If your quick breads are short and squat instead of rising high, your pan may be to blame. While loaf pan sizes may seem insignificant, the pan volume can make all the difference.
where you’ll find our best tips and top-rated recipes. Then, share your bakes in our Bakeable Facebook group. We’d love to see ’em.
Common Loaf Pan Sizes
Claire Krieger/Taste of Home
If you need to modify your recipe to fit in a pan you have at home, use our handy chart to help cut down your recipe.
Use the Right Size for Best Results
The two most popular bread pan sizes are 9×5 and 8½x4½ inches. Both sizes are typically 2½ inches tall. While the difference in sizes seems small, it actually equals a 15% difference in capacity. That can really affect the outcome of your bake—especially in quick breads and those that use less than three cups of flour.
If your recipe calls for a 8½x4½-inch pan and you use a 9×5, your bread could fall flat instead of properly rising. On the other hand, if your recipe calls for a 9×5 and you use a 8½x4½, your batter may overflow and burn in the oven!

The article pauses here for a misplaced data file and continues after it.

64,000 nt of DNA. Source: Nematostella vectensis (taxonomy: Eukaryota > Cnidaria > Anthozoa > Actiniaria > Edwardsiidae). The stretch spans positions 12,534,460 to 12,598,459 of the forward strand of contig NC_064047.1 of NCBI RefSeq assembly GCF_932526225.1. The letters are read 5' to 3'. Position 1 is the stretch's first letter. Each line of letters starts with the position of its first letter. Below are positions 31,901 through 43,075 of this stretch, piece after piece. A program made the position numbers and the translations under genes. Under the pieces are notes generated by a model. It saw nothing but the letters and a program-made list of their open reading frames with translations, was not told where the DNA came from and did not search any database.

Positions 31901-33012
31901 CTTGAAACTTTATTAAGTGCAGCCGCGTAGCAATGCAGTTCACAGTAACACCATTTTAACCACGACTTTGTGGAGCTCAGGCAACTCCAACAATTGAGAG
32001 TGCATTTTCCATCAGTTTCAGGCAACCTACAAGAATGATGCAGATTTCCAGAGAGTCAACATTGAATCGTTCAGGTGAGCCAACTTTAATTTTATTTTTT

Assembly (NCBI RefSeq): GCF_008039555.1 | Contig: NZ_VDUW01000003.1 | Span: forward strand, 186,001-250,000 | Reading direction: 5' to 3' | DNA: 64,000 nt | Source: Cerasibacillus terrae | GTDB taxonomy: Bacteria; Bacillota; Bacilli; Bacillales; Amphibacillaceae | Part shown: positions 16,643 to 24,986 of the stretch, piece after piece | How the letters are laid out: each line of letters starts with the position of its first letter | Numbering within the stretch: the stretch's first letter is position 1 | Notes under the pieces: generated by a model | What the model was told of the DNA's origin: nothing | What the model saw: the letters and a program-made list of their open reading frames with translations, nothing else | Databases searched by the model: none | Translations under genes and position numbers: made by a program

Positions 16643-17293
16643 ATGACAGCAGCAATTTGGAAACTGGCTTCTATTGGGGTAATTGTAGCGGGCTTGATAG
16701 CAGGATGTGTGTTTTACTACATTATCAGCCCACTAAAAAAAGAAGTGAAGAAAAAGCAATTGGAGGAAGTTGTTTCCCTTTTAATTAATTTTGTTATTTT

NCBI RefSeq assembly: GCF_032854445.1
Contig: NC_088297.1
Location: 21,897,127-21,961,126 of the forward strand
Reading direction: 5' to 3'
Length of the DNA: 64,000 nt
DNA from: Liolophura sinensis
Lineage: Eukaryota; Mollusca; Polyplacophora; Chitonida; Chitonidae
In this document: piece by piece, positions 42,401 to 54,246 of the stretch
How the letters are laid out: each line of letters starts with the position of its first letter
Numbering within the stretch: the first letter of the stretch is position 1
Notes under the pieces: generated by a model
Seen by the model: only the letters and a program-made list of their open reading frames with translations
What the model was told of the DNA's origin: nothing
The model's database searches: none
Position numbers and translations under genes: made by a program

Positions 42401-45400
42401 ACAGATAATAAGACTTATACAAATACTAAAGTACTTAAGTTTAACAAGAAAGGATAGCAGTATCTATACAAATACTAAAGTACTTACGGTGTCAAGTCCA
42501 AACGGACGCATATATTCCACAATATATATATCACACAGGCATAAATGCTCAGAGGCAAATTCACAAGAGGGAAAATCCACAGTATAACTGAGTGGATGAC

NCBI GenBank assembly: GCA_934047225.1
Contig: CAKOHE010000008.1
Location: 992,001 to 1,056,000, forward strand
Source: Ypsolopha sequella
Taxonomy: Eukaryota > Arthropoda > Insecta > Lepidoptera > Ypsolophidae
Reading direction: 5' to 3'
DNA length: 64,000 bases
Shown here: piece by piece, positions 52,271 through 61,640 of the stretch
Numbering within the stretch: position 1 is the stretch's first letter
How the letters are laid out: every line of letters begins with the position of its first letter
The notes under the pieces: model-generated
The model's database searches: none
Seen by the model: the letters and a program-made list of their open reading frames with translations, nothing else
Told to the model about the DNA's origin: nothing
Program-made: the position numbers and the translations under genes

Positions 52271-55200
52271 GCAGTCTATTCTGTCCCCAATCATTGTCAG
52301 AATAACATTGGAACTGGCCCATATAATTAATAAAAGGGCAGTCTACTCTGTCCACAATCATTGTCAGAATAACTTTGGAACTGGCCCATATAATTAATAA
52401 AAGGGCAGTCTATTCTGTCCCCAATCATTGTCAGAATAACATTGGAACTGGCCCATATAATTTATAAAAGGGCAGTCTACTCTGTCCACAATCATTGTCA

If you don’t have the right size pan for your recipe, here’s how to adapt baking recipes so you can use the pans you already have in your kitchen.
What If Your Recipe Doesn’t Specify?
You should always follow the directions on which size pan to use, but what should you do if it doesn’t say? Because the limit of any loaf pan is about two-thirds full, we recommend you choose the 8½x4½. Fill the pan until it’s two-thirds full, and if there is any remaining batter, fill up a muffin tin. This ensures you get a beautifully risen loaf instead of a potentially flat loaf in a 9×5.
Now that you know the importance of pan sizes, it’s time to make a loaf of the Best-Ever Banana Bread!